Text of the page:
International Journal of Biodiversity Science and Management 3 (2007) 252–258 Management and economic value of Schumannianthus dichotoma in rural homesteads in the Sylhet region of Bangladesh Romel Ahmed, A. N. M. Fakhrul Islam, Mostafizur Rahman and Md. Abdul Halim Department of Forestry, Shahjalal University of Science and Technology, Sylhet, Bangladesh Key words: Indigenous, management, NWFP, Murta, Sylhet, Bangladesh SUMMARY Schumannianthus dichotoma (Murta) is widely grown in wetland areas of Bangladesh, providing the raw material for prayer and bed mats and also minimizing flood risk and soil erosion. The study was carried out in two villages in Gowainghat Thana (subdistrict) in Sylhet district, to determine techniques for traditional management of Murta plantations and its role in the household economy. On average, about 13% of the total homestead area is used for Murta plantations. Propagation was from rhizomes and branch cuttings, and little intensive management was required. Harvesting was usually done annually, from mid-September to the end of March. Three-quarters of respondents were directly involved in Murta-based cottage enterprises, providing an average annual income of US$216: 43% of total income. Net average profit per man-day from selling articles varies from US$0.23 to 0.73. Middlemen make significant profits, due to lack of marketing knowledge and available market information and marketing facilities of the villagers. The cultivation and processing of Murta has great potential for the rural economy of such areas. INTRODUCTION Schumannianthus dichotoma is popular cultivated and dichotomously branched stems 3–5 m high, species with local names in different regions of and basal diameter of 2–5 cm (Prain 1903; Anon Bangladesh, such as Patipata and Pati-jung in 1950; FMP 1992). It has a tuberous rootstock Chittagong, Mostak in Noakhali, Pat-bat and Murta (Hooker 1892) with stem buds on culms (new shoot in Sylhet and Tangail and Paitrabon in Barishal buds). The species is found in Northeast India, (Rashid et al. 1993; Islam 2005). It is in the West Bengal, the Coromandal Coast and the Malay Marantaceae (Hooker 1892; Prain 1903), with 20 Peninsula (Hooker 1892; Anon 1950; Chowdhury species in the genus Schumannianthus. It is a shrub and Konwar 2006). In Bangladesh, it covers size- with oblong or oblong lanceolate leaves 1.5–3.0 × able areas in the Sylhet Division forests (Anon 1.0 cm, broadly rounded at the base (Mohiuddin 1970) and grows well in swampy areas (Rao and and Rashid 1988), erect, conspicuous glossy green Verma 1972; Ara et al. 2000); it is grown in partial Correspondence: Romel Ahmed, Department of Forestry, Shahjalal University of Science and Technology, Sylhet-3114, Bangladesh. Email: email@example.com 252 Management and economic value of Schumannianthus dichotoma Ahmed et al. shade, and prefers clay or clay-loam soil with high average annual revenue of US$4567 from Murta moisture. The plant cannot tolerate direct sun. It is (BBS 2001), less than in the previous decade. To propagated from rhizomes that are planted directly maximise income, it is necessary to undertake in the field at 1 × 1 m spacing (Merry 2001). Murta intensive research on the management, cultivation is cheaper to grow than jute or rice, and gives a good and marketing of Murta and its products (Merry economic return (Mohiuddin and Rashid 1988) as 2001; Chowdhury et al. 2007). For instance, the the raw material for Shitalpati (Chowdhury and effect of collecting rhizomes on the productivity of Konwar 2006; Chowdhury et al. 2007), a traditional parent plants; costs of raising seedlings; enthusing bed mat in Bangladesh, and other mats. The mat local people to cultivate Murta (Merry 2001); and is woven from the dyed fibres, 3–5 mm wide, with marketing (Banik 2001). coloured designs on a natural beige background. The vast areas of Murta in the northern Sylhet Bed mats made of Murta are attractive and comfort- forests annually trap huge amounts of mud and silt, able, especially during the hot summer months saving nearby low-lying areas from flash floods. (Banik 2001). Murta also has a positive role in the regeneration of A growing body of research suggests that tree species by trapping seeds and providing protec- non-woody forest products (NWFPs) can help com- tion to young plants (Banik 2001). Mohiuddin and munities to meet basic needs without destroying Rashid (1988) found that the number of new culms forest resources. In local, urban, national and inter- and their height is higher in Sylhet than in other national markets, forest goods and medicines con- sites. Although the use of Murta has recently tribute substantially to national economic growth expanded (Banik 2001), the cultivated area has (FAO 1995). NWFPs complement wood-based decreased (Rashid et al. 1993). The deteriorating forest management and can contribute to inte- condition of this resource demands immediate grated forms of development that yield higher rural attention for its scientific management (Mohiuddin incomes and conserve biodiversity without compet- and Rashid 1988; Chowdhury et al. 2007). Conse- ing with agriculture (Sharma 1995). According to quently, this study was carried out in the Sylhet the FAO (1995), NWFPs are important to three region to ascertain traditional management prac- main groups: i) rural populations (the largest tices and their contribution to sustainable develop- group) who have traditionally used these items; ii) ment of the rural economy. urban consumers (the smallest group, but increas- ing) who purchase these items; and iii) traders and STUDY AREA product processors whose numbers are increasing as urban markets for these products grow. Field investigations were carried out in Gowainghat As a NWFP, Murta generated significant revenue Thana (subdistrict) of Sylhet district, an important for the Forest Department of Bangladesh. 100 ha of wetland area (Anon 1970; Chowdhury et al. 2007) Murta is worth US$91,783 annually, rising to more between 24°55′–25°11′ N and 91°45–92°07′ E than US$35,3012 after processing (Anon 1990), (Figure 1), with an area of 486.5 km including 2 2 US$706/ha more than paddy (Rashid et al. 1993). 6.8 km of rivers and 78.5 km of forest. The area is From 1981 to 1991, the average annual revenue bounded in the north by India, in the east by collected by the government was US$6057 (US$1 = Jaintiapur and Kanaighat Thanas, in the south by Tk. 70) (Banik 2001). Only a small percentage Sylhet Sadar Thana and in the west by Companiganj of Murta products are exported and most are Thana (BBS 2006). The soil type varies from sandy for domestic consumption. In 1992, BSCIC loam to clay loam, annual maximum and minimum (Bangladesh Small Cottage Industries Corpora- temperatures are 33.2–13.6°C, respectively, and tion) reported 175 Sitalpati processing units con- average annual rainfall is 3334 mm (BBS 2006). suming materials worth US$37,571 at a production There are eight unions (rural administrative cost of US$61,428. The resultant products were units consisting of several villages) in Gowainghat sold for US$11,6714 (Banik 2001). Murta plays a Thana. The average household size for a Thana is vital role in the economy and environment of the 6.1 persons and about 70% of the households country (Rashid et al. 1993), if properly managed, depend on agriculture as the main source of and products can be exported abroad. From 1999 income (BBS 2001). The Thana has a population of to 2003, the Bangladesh government received 207,000: 108,230 male and 98,680 female (BBS International Journal of Biodiversity Science and Management 253 Management and economic value of Schumannianthus dichotoma Ahmed et al. New avenues of questioning were pursued as the interviews developed. To analyse the data obtained from field, we used MS Excel and SPSS 10. RESULTS AND DISCUSSION Homestead area used for Murta plantations The average area of a homestead is 0.12 ha, ranging from 0.07 to 0.23 ha, of which 0.016 ha (13%) was occupied by Murta. Murta was cultivated around the households, fallow and marginal submerged land, around ponds and ditches and in low lands (i.e. low-lying areas with no natural outlet for surface Figure 1 Map of the study area drainage and usually flooded during the wet Figure 1 Map of the study area season). Chowdhury et al. (2007) found a similar tendency of farmers in choosing sites for planting 2006). The literacy rate for 7 year olds and over is Murta. Site selection is done on the basis of tradi- 15.1% for both sexes; 21.01% male and 8.6% tional knowledge. In general, sites that are not suit- female (Al-Hadi 2004). Among those whose major able for production of other products are selected economic activity is agriculture, 23.43% are land- for Murta. Land for plantations usually remains sub- less, 43.16% marginal, 27.00% intermediate and merged year-round or for most of the year. Farmers 6.41% rich (Al-Hadi 2004). They usually cultivate stated that the objective of planting Murta is partly paddy and betel leaf. Most households (80%) have to earn additional income from land that would Murta on their fallow land and make Shital Pati from otherwise remain unused, but mostly for the pro- Murta, as well as selling Murta in bundles as a raw tection of homesteads against environmental material for handicrafts. hazards such as soil erosion. METHODS Propagating materials Field investigations were carried out from June Three propagating materials, rhizomes, branch to August 2006. A multistage random sampling cuttings and seeds, may be used for Murta (Rashid method was applied to locate the village and house- et al. 1993). All the farmers used rhizomes and holds for the study within the Thana as the primary branch cuttings, as also found by Chowdhury et al. sampling and ultimate sampling units, respectively. (2007). One third (33%) of farmers used only Two unions were selected randomly and, from rhizomes and 23% used branch cuttings, while each, one village was selected for detailed investiga- 44% used both rhizomes and branch cuttings, and tion. The total number of households in the two none used seeds. Though the Bangladesh Forest villages was obtained from the District Census, con- Research Institute has developed a method of rais- ducted to assess the socio-economic status of house- ing seedlings from seed (Merry et al. 1997), the holds in the villages (BBS 2001). The villages each farmers have not accepted it because they can had 150 households and a population density of purchase or collect rhizomes easily, either from −2 1117 km , such size and density are characteristic relatives or neighbours, and are reluctant to invest for the area. From each village, 35 households were time in labor-intensive cultivation or germinating selected for survey by random sampling. A semi- seeds in polybags (Chowdhury et al. 2007). In addi- structured questionnaire was used to collect data tion, Merry et al. (1997) found that the percentage from the heads of the households to assess the area germination of the seeds is poor (22.6%) and that allocated for cultivation of Murta, propagating intensive management is required for higher ger- materials, different silvicultural techniques, and mination, which may discourage farmers. In con- contribution of Murta to the household economy. trast, rhizomes are easy to establish and have better 254 International Journal of Biodiversity Science and Management Management and economic value of Schumannianthus dichotoma Ahmed et al. initial growth. Mohiuddin and Rashid (1988) also (1988), Rashid et al. (1993) and Chowdhury et al. found that rhizomes are more suitable for Murta (2007). plantation, but Merry (2001) claimed that collec- tion of rhizomes may affect the productivity of Pest and disease management parent plants. Siddiqi et al. (1998) found that the difference in survival for rhizomes, rooted cuttings Farmers did not consider pests or diseases a prob- and seedlings was insignificant. lem in Murta plantation and did not use any pesti- cides. Rashid et al. (1993) found that there were no significant pest and disease attacks in Murta Weeding plantations. Half of the respondents weeded plants once a year, 23% weeded every other year, and the remainder Harvesting did not follow any schedule. Farmers did not consider weeds as a threat to Murta plantations. Harvesting of Murta is done manually using daos Weeding is done only for vines and climbing weeds, (a sharp curved knife). Most respondents (72%) generally before the rainy season. Weeding, espe- harvest from mid-September to the end of March. cially of the main weed, Asam lata (Eupatorium The other respondents harvest small quantities of odoratum), is usually done along with harvesting, or Murta throughout the year. Harvesting was done occasionally when farmers notice or are feeding almost every year (Merry 2001). Respondents who their livestock, as also found by Rashid et al. (1993) harvest over a longer period retain current-year and Chowdhury et al. (2007). Merry (2001) sug- growth in the stand and only harvest mature and gested that the planting site should be weeded twice almost mature Murta. Experience is used to assess a year. the maturity of Murta sticks, based on colour: culms with two to three branches and slightly reddish are considered mature. All respondents harvest to Soil addition and fertilization ground level, leaving almost nothing of the cut Overall, 60% of the farmers add soil to their planta- sticks in the clumps. tions: 24% add soil every other year, 57% add soil The bark of one Murta plant yields seven or eight every year. However, 40% of farmers did not add thin strands. Harvested Murta is bundled and soil, as most of the Murta plantations were around brought into the yard where sticks are manually homesteads and soil is automatically added to these split into bark strands. The strands are then dried in during the rainy season to prevent homestead soil the sun for 2 to 3 days, then boiled with tamarind erosion. Soil addition is done during the dry and kau leaves (Garcinia cowa). At times, starch from season, usually after harvesting and before the boiled rice is also used. Some strands are dyed to onset of the monsoon (60% of respondents). Soil make them attractive, lucrative and ready for use addition was done throughout the plantation, and in cottage industries; otherwise, harvested Murta particularly within and around the Murta clumps. (without processing) is bundled and sold in the Chowdhury et al. (2007) found that the farmers dig market (Chowdhury et al. 2007). the soil to enhance aeration. The respondents only use cow dung as fertilizer, Economics of Murta products probably because it is available and is free as most of the participants have livestock. About 67% of Seventy-seven per cent of respondents are directly respondents apply cow dung to their Murta planta- involved in Murta-based cottage enterprises. The tion; others were unaware of the need for fertiliza- rest of the population comprises children and agri- tion. Among the respondents who apply cow dung, cultural day labourers. The average annual income 67% maintained a schedule, usually applying it of farmers who process and produce different twice a year: once just after the rainy season and products is US$500. The products derived from once just after harvesting. Other respondents did Murta (e.g. simple prayer mats, coloured prayer not follow a regular schedule. Application of cow mats, bed mats and bed mats with a colour strip) dung as fertilizer in Murta plantations has previ- contribute 43% (US$216) of the total. The remain- ously been recorded by Mohiuddin and Rashid ing 57% (US$286) comes from other sources, such International Journal of Biodiversity Science and Management 255 Management and economic value of Schumannianthus dichotoma Ahmed et al. as agriculture, day labourer, business, fishery, and profit from, bed mats and prayer mats con- etc. (Table 1) (cf. Leidholm and Mead 1993). taining colour strips and designs and sold in city Employment and income from small-scale non- markets. The price of the product varies with farm activities, particularly for poor people, is of size, quality and local demand (Rashid et al. 1993). growing importance in the rural economy of There was no organized marketing of finished developing countries (Arnold 1995; Fernandes and products in the study area. Artisans sell products Menon 1987; Hecht et al. 1988; Gunatilake et al. sporadically in different local markets, directly or 1993). through intermediaries, with no uniform pricing With regard to products using Murta, prices for products. The small scale of the enterprises, depend on the amount of Murta and other materi- poor financial position of the artisans, and scat- als used, market demand, and the time required to tered distribution of the enterprises poses serious produce an article. An estimate of the economics of problems for marketing. Middlemen make con- product manufacturing was made in terms of net siderable profits (Table 2): US$0.36–1.86, depend- average profit accrued from one-man day (8 h/day ing on the type of article. This is due to farmers’ by an adult). The formula is adopted from lack of marketing knowledge and available market Vishwakarma et al. (1998): net average profit/ information, as well as marketing facilities. The man-day = (selling price – cost of raw materials)/ variation might be higher, as middlemen generally man-days. The net average profit per man-day do not state the real price and sometimes were not varies from US$0.23–0.73, with a net profit per very informative (cf. Warner 1995). Bakht (1984) article from US$0.36–1.81. Entrepreneurs manu- argued that marketing is a leading constraint to facture articles according to seasonal requirements the development of cottage industries. Nair and local market demand. Simple bed mats are (1995) found that a substantial number of essential items required for local people, and thus NWFPs cater to low-income markets, which impose their production is higher than that of other limitations on possible income for producers of articles. However, there is a higher demand for, such products. Table 1 Average number of articles sold annually and expected income per household Articles Income (US$) Articles sold/industry (no. articles ¥ net average profit per article) Simple prayer mat (36″× 45″, 0.12–0.25″ thick) 13 4.64 Prayer mat with colour strip (same size, = 0.12″ thick) 16 22.17 Prayer mat with colour design (same size, 36″× 45″, 10 18.14 = 0.12″ thick) Simple bed mat (63″× 81″, 0.12–0.25″ thick) 200 142.86 Bed mat with colour strip (63″× 81″, = 0.12″ thick) 15 28.86 Total 216 Table 2 Variation in price for different products from producer to retailer Selling Price (US$) Difference between Artisan Articles Artisan Middlemen Wholesaler Retailer and Retailer (US$) Simple prayer mat 0.60 Not involved Not involved Not involved – Prayer mat with colour strip 1.93 2.07 2.14 2.29–2.43 0.36–0.50 Prayer mat with colour design 2.57 2.80 2.86 3.14–4.29 0.57–1.71 Simple bed mat 1.57 – – – – Bed mat with colour strip 3.14 3.36 3.43 3.71–5.00 0.57–1.86 256 International Journal of Biodiversity Science and Management Management and economic value of Schumannianthus dichotoma Ahmed et al. and on fallow lands can control soil erosion and CONCLUSION minimize flood risk. It is necessary to develop This study has shown that farmers generally possess effective propagation methods which will lead to effective management techniques for Murta planta- higher production; these must be user-friendly tions. Murta can play a vital role in the economy and so that farmers can adopt them easily. Adequate environment of Bangladesh. It can easily be culti- training and motivation is required to encourage vated in lands that remain under water for a long people to cultivate Murta elsewhere in Bangladesh, time during the rainy season, and remain wet even and infrastructure should be developed to support in the dry season. These lands are not suitable for Murta-based cottage industries and community- cultivation of other cash crops. The cultivation of based marketing facilities, complemented by access Murta is inexpensive and does not conflict with the to adequate knowledge and information, to ensure production of agricultural crops. Its cultivation that the economic and environmental benefits to along roads, canals, ponds, around homesteads, rural people are maximised. REFERENCES Al-Hadi AH. Sylhet District. In Islam S (ed.), Chowdhury D and Konwar BK. Morphology and Banglapedia Multimedia CD. Dhaka, Bangladesh: karyotype study of Patidoi (Schumannianthus Asiatic Society of Bangladesh; 2004 dichotomus (Roxb.) Gagnep. synonym Clinogyne Anon. Wealth of India (Raw Materials), Vol. II. New dichotoma Salisb.), a traditional plant of Assam. Delhi: Council of Scientific and Industrial Current Science 2006;91(5):648–51 Research; 1950:427 Chowdhury MSH, Uddin MS, Haque F, Muhammed N Anon. Working Plan for the Forest of Sylhet Division for and Koike M. Indigenous Management of Patipata the Period 1963–64 to 1982–83. Vol. I. Dhaka, (Schumannianthus dichotoma) plantation in the Bangladesh: East Pakistan Government Press; rural homesteads of Bangladesh. Journal of Sub- 1970:215 tropical Agriculture Research and Development 2007; Ara R, Merry SR, Paul SP and Siddiqi NA. Effect of 5(1):202–7 Fertilizer on the Yield of Patipata, Schumannianthus FAO. Non-wood forest products for rural income and dichotoma. Bangladesh Journal of Forest Science 2000; sustainable forestry 7. Reprinted in 1999. Rome: 29(1):67–8 FAO; 1995:1–2 Arnold JEM. Socio-Economic Benefits and Issues in Fernandes W and Menon G. Tribal women and forest Non-wood Forest Products Use. In Report of the economy. New Delhi: Indian Social Institute; 1987 International Expert Consultation on Non-wood forest FMP. Forestry masterplan. Forest production. Dhaka: products. Non-Wood Forest Products 3. Rome: FAO; UNDP/FAO BGD 88/025; 1992:147 1995:89–123 Gunatilake HM, Senaratine DMAH and Bakht Z. Entrepreneurship in Bangladesh rural Abeygunawardena P. Role of Non-timber forest industries. Bangladesh Development Studies 1984;XII products in the economy of peripheral communi- (1&2):25–58 ties of Knuckles National Wilderness area of Sri Banik RL. Economic Importance and Future of Rattan Lanka. Economic Botany 1993;47(3):275–81 and Patipata in Bangladesh. In Roshetko M and Hecht SB, Anderson A and May P. The subsidy from Bose SK (eds), Propagation and Cultivation of Rattan nature: shifting cultivation, successional palm and Patipata in Bangladesh. Proceeding of Training forests and rural development. Human Organiza- Courses held at the Bangladesh Forest Research tion 1988;47(1):25–35 Institute (BFRI), Chittagong, Bangladesh; 2001: Hooker JD. Flora of British India, Vol. VI.Kent, UK: 25–8 L. Reave and Co.; 1892:257–8 BBS (Bangladesh Bureau of Statistics). Bangladesh Islam ANMF. The role of Murta-Based Cottage Industry Population Census 2001 Preliminary data for Sylhet in Socio-Economic Development of Rural People: A Division. Ministry of Planning, Government Case Study from Sylhet District, Bangladesh. A Pro- Republic of Bangladesh, Dhaka, Bangladesh; 2001 ject Paper. Department of Forestry. Shahjalal BBS (Bangladesh Bureau of Statistics). Statistical Year University of Science and Technology, Sylhet, Book of Bangladesh (Thana series). Ministry of Bangladesh; 2005:47 Planning, Government Republic of Bangladesh, Liedholm C and Mead DC. The structure and growth of Dhaka; 2006 micro-enterprises in southern and eastern Africa. International Journal of Biodiversity Science and Management 257 Management and economic value of Schumannianthus dichotoma Ahmed et al. GEMINI Working paper No. 36. Bethesda, MA: Rao AS and Verma DM. Materials towards a monocot Growth and Equity through micro enterprise flora of Asam-II (Zingiberaceae & Marantaceae). investments and institutions (GEMINI); 1993 Bull. Bot. Sur. India 1972;14:114–43 Merry SR, Ara R and Siddiqi NA. Raising Seedlings of Rashid MH, Merry SR, Ara R, Mohiuddin M and Alam Patipata (Schumannianthus dichotoma). Bangladesh MJ. How to Cultivate Rattan and Patipata (in Journal of Forest Science 1997;26(1):74–5 Bengali). Bulletin 6, Minor Forest Products Series, Merry SR. Propagation Technique of Patipata. In Bangladesh Forest Research Institute. 1993:8–12 Roshetko JM and Bose SK (eds), Propagation and Sharma P. Non-wood forest products and integrated Cultivation of Rattan and Patipata in Bangladesh. mountain development: Observations from Proceeding of Training Courses held at the Nepal. In Report of the Expert consultation on Non-wood Bangladesh Forest Research Institute (BFRI), Forest Products, Yogyakarta, Indonesia, Non-Wood Chittagong, Bangladesh; 2001:22–4 Forest Products 3. Rome: FAO; 1995 Mohiuddin M and Rashid MH. Survival and growth Siddiqi NA, Ara R and Merry SR. Survival and of vegetatively grown pati-pata (Schumannianthus initial growth of Schumannianthus dichotoma dichotoma): an exploratory study. Bangladesh (Marantaceae) from four different propagating Journal of Forest Science 1988;17(1&2):20–5 materials. Indian Forester 1998; 24(12):1014–19 Nair CTS. Income and employment from non-wood Vishwakarma P, Behari B and Ashutosh S. Economic forest products. In Durst PB and Bishop A (eds), study of Bansods (Bamboo craftsmen) of Mungelii: Proceedings of Regional Expert Consultation: Beyond A case study. Indian Forester 1998;124(8):619–24 Timber: Social, Economic and Cultural Dimensions of Warner AT. Marketing, Valuation and Pricing of Non-wood Forest Products in Asia and the Pacific. NWFPS. In Durst PB and Bishop A (eds), Proceed- Rome: FAO/RAP; 1995:87–95 ings of Regional Expert Consultation: Beyond Timber: Prain D. Bengal plants, Vol. II. Dehra Dun, India: Social, Economic and Cultural Dimensions of Non-wood Bishen Singh & Mahendra Pal Singh; 1903:1048 Forest Products in Asia and the Pacific. Rome: FAO/RAP; 1995:97–107 258 International Journal of Biodiversity Science and Management Contents for Volume 3 Number 1, March 2007 Second home development in the Norwegian mountains: Is it outgrowing the Second home development in the Norwegian mountains: Is it outgrowing the planning capability? 1 planning capability? Bjørn P. Kaltenborn, Oddgeir Andersen and Christian Nellemann Climate change and biodiversity: Impacts and policy development challenges – Climate change and biodiversity: Impacts and policy development challenges – a European case study 12 a European case study Rob Brooker, Juliette C. Young and Allan D. Watt Reflections on the social learning process for community work in rural areas of Mexico Reflections on the social learning process for community work in rural areas of Mexico 31 Silvia Del Amo Rodríguez and María del Carmen Vergara-Tenorio Assessment of Canadian federal and provincial legislation to conserve native and managed pollinators Assessment of Canadian federal and provincial legislation to conserve native and 46 managed pollinators Jennifer Tang, Joanna Wice, Vernon G. Thomas and Peter G. Kevan Biodiversity use through harvesting faunal resources from forests by the Mro tribe in the Chittagong Hill Tracts, Bangladesh Biodiversity use through harvesting faunal resources from forests by the Mro tribe 56 in the Chittagong Hill Tracts, Bangladesh Mohammad Shaheed Hossain Chowdhury, Md. Abdul Halim, Md. Danesh Miah, Nur Muhammed and Masao Koike Guidelines for Authors Guidelines for Authors 63 Number 2, June 2007 Introduction Whither communities and conservation? Introduction 65 Whither communities and conservation? James Igoe and Crystal Fortwangler Deconstructing the stakeholder: A case study from Garig Gunak Barlu National Park, Australia Deconstructing the stakeholder: A case study from Garig Gunak Barlu National Park, 77 Australia Vanessa deKoninck Struggles over resources and community formation at Dwesa-Cwebe, South Africa Struggles over resources and community formation at Dwesa-Cwebe, South Africa 88 Derick Fay Community dynamics in Japanese rural areas and implications for national park management Community dynamics in Japanese rural areas and implications for national park 102 management Lisa Hiwasaki Constituting forest communities in the hills of Nepal Constituting forest communities in the hills of Nepal 115 Christopher A. Thoms Guidelines for Authors Guidelines for Authors 126 International Journal of Biodiversity Science and Management 259 Number 3, September 2007 Biodiversity conservation and public support for sustainable wildlife harvesting: A case study Biodiversity conservation and public support for sustainable wildlife harvesting: 129 A case study Clem Tisdell, Hemanath Swarna Nantha and Clevo Wilson Conservation implications of contingent valuation of critically endangered white-rumped vulture Conservation implications of contingent valuation of critically endangered Gyps bengalensis in South Asia 145 white-rumped vulture Gyps bengalensis in South Asia Nabin Baral, Ramji Gautam, Nilesh Timilsina and Mahadev G. Bhat Opportunities and risks in reconciling conservation and development in a Opportunities and risks in reconciling conservation and development in a post-Soviet setting: The example of the Tajik National Park 157 post-Soviet setting: The example of the Tajik National Park Andrea Haslinger, Thomas Breu, Hans Hurni and Daniel Maselli Medicinal plants and rural livelihoods in Pondoland, South Africa: Towards an understanding of resource value Medicinal plants and rural livelihoods in Pondoland, South Africa: 170 Towards an understanding of resource value Thembela Kepe Utilization and conservation of medicinal plants used for primary health care in Makueni district, Kenya Utilization and conservation of medicinal plants used for primary health care in 184 Makueni district, Kenya Daniel Patrick Kisangau and Thora Martina Herrmann Guidelines for Authors Guidelines for Authors 193 Number 4, December 2007 On transferring outcome-oriented agri-environmental reward schemes for grasslands between regions On transferring outcome-oriented agri-environmental reward schemes for 195 grasslands between regions Annika Höft, Johannes Isselstein and Bärbel Gerowitt Increasing the chances of successful reintroduction of white-clawed crayfish ( pallipes Increasing the chances of successful reintroduction of white-clawed crayfish ) in the Peak District National Park, UK Austropotamobius 209 (Austropotamobius pallipes) in the Peak District National Park, UK David Rogers and Elizabeth Watson The potential of native species aquaculture to achieve conservation objectives: freshwater crayfish in Madagascar The potential of native species aquaculture to achieve conservation objectives: 217 freshwater crayfish in Madagascar J. P. G. Jones, F. B. Andriahajaina and N. Hockley Species richness, distribution pattern and conservation status of higher plants in the Spiti cold desert of trans-Himalaya, India Species richness, distribution pattern and conservation status of higher plants in 223 the Spiti cold desert of trans-Himalaya, India K. N. Singh, Brij Lal, R. D. Singh, N. P. Todaria and P. S. Ahuja Medicinal plants in Himachal Pradesh, north western Himalaya, India Medicinal plants in Himachal Pradesh, north western Himalaya, India 234 S. S. Samant, Shreekar Pant, Man Singh, Manohar Lal, Ashok Singh, Aman Sharma and Sakshi Bhandari in the Sylhet region of Bangladesh Management and economic value of Management and economic value of Schumannianthus dichotoma Schumannianthus dichotoma in rural homesteads in rural homesteads 252 in the Sylhet region of Bangladesh Romel Ahmed, A. N. M. Fakhrul Islam, Mostafizur Rahman and Md. Abdul Halim 260 International Journal of Biodiversity Science and Management Index of Authors Ahmed, Romel 252 Lal, Brij 223 Ahuja, P. S. 223 Lal, Manohar 234 Andersen, Oddgeir 1 Andriahajaina, F. B. 217 Maselli, Daniel 157 Miah, Md. Danesh 56 Baral, Nabin 145 Muhammed, Nur 56 Bhandari, Sakshi 234 Bhat, Mahadev G. 145 Nantha, Hemanath Swarna 129 Breu, Thomas 157 Nellemann, Christian 1 Brooker, Rob 12 Pant, Shreekar 234 Chowdhury, Mohammad Shaheed Hossain 56 Rahman, Mostafizur 252 deKoninck, Vanessa 77 Rodríguez, Silvia Del Amo 31 Rogers, David 209 Fakhrul Islam, A. N. M. 252 Fay, Derick 88 Samant, S. S. 234 Fortwangler, Crystal 65 Sharma, Aman 234 Singh, Ashok 234 Gautam, Ramji 145 Singh, K. N. 223 Gerowitt, Bärbel 195 Singh, Man 234 Singh, R. D. 223 Halim, Md. Abdul 56, 252 Haslinger, Andrea 157 Tang, Jennifer 46 Herrmann, Thora Martina 184 Thomas, Vernon G. 46 Hiwasaki, Lisa 102 Thoms, Christopher A. 115 Hockley, N. J. 217 Timilsina, Nilesh 145 Hurni, Hans 157 Tisdell, Clem 129 Höft, Annika 195 Todaria, N. P. 223 Igoe, James 65 Vergara-Tenorio, María del Carmen 31 Isselstein, Johannes 195 Watson, Elizabeth 209 Jones, J. P. G. 217 Watt, Allan D. 12 Wice, Joanna 46 Kaltenborn, Bjørn P. 1 Wilson, Clevo 129 Kepe, Thembela 170 Kevan, Peter G. 46 Young, Juliette C. 12 Kisangau, Daniel Patrick 184 Koike, Masao 56 International Journal of Biodiversity Science and Management 261 Index of Key Words Aboriginal Australians 77 Grazing 88 Agri-environmental scheme 195 Gyps bengalensis 145 Agriculture and biodiversity 195 Astaciculture 217 Hill forests 56 Attitudes 129 Himachal Pradesh 234 Australian wildlife 129 Hunting 56 Austropotamobius pallipes 209 Indigenous 252 Insects 46 Bangladesh 252 Integrated Conservation and Development Biodiversity 12, 157 Project (ICDP) 217 Biodiversity conservation 145, 184 Japan 102 Canada 46 Joint management 77 Captive breeding 209 Climate change 12 Kenya 184 Communities and conservation 65 Community 115 Laws 46 Community forestry 88, 115 Livelihoods 170 Community-based natural resource Local community 102 management 88 Conservation 12, 46, 77, 115, 129, 217, 234 Makueni 184 Conservation interventions 65 Management 1, 252 Conservation strategy 209 Medicinal plants 170, 184, 234 Contingent valuation 145 Mexico 31 Convention on biological diversity 129 Migration 102 Convention on international trade in Mro, Bangladesh 56 endangered species 129 Murta 252 Crayfish 217 NWFP 252 Dependence 56 National park 157 Differentiation 88 National parks 77, 102 Distribution 223 Native wild pollinators 46 Diversity 234 Natural resource management 31, 157 Domestication 217 Nature conservation 157 Nature tourism 102 Ecological goods and services 195 Neoliberalization of conservation 65 Endemism 234 Nepal 115, 145 Environmental impacts 1 Networks of governance 65 Ethnobotany 184 Norwegian mountain regions 1 Europe 12 Outcome-oriented reward 195 Forest 115 Pamirs 157 Germany 195 Participation 115 Grassland 195 Peak District National Park 209 262 International Journal of Biodiversity Science and Management Planning 1 Stakeholder 77 Plant collector 170 Stakeholder analysis 102 Policy 12 Sustainable use 129 Pondoland 170 Sylhet 252 Poverty alleviation 115 Prioritization 234 Tajik National Park 157 Protected area 157 Tajikistan 157 Protected area management 102 Threatened plants 223 Provinces 46 Traditional healer 170 Trans-Himalaya 223 Reintroduction 209 Transkei 88 Tropical forest 31 Second home development 1 Skin infections 184 UK Biodiversity Action Plan 209 Social learning 31 South Africa 88, 170 Vulture crisis 145 Species richness 223 Spiti cold desert 223 Wildlife 56 International Journal of Biodiversity Science and Management 263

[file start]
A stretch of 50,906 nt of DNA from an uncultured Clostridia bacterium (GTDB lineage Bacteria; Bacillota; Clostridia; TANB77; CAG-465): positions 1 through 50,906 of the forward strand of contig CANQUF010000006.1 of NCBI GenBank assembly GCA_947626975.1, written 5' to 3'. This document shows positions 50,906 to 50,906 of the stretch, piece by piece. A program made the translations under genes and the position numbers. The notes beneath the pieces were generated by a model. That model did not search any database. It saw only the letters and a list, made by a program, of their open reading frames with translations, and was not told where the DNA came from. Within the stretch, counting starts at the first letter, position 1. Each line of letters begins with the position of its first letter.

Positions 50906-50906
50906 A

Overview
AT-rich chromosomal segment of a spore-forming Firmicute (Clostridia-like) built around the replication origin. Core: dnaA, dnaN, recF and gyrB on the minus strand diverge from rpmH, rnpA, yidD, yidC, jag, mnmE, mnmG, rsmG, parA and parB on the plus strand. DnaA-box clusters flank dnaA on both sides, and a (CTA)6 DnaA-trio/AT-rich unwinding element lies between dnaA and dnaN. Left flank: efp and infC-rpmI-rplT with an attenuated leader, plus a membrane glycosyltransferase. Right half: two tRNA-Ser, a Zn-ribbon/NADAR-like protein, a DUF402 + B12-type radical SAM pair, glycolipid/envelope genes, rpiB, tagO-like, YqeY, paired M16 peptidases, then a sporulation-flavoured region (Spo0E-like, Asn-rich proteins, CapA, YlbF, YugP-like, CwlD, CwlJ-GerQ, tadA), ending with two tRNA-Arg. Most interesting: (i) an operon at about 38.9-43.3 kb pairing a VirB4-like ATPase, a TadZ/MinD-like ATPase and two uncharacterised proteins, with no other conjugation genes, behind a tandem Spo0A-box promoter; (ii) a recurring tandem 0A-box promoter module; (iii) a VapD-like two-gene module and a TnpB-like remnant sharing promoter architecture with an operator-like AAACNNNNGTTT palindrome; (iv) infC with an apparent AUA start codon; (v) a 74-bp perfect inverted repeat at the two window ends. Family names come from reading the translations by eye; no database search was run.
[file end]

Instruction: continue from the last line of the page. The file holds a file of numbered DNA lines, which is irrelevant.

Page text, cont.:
International Journal of Biodiversity Science & Management – Taylor & Francis
Published: Dec 1, 2007
Keywords: INDIGENOUS; MANAGEMENT; NWFP; MURTA; SYLHET; BANGLADESH
Access the full text.
Sign up today, get DeepDyve free for 14 days.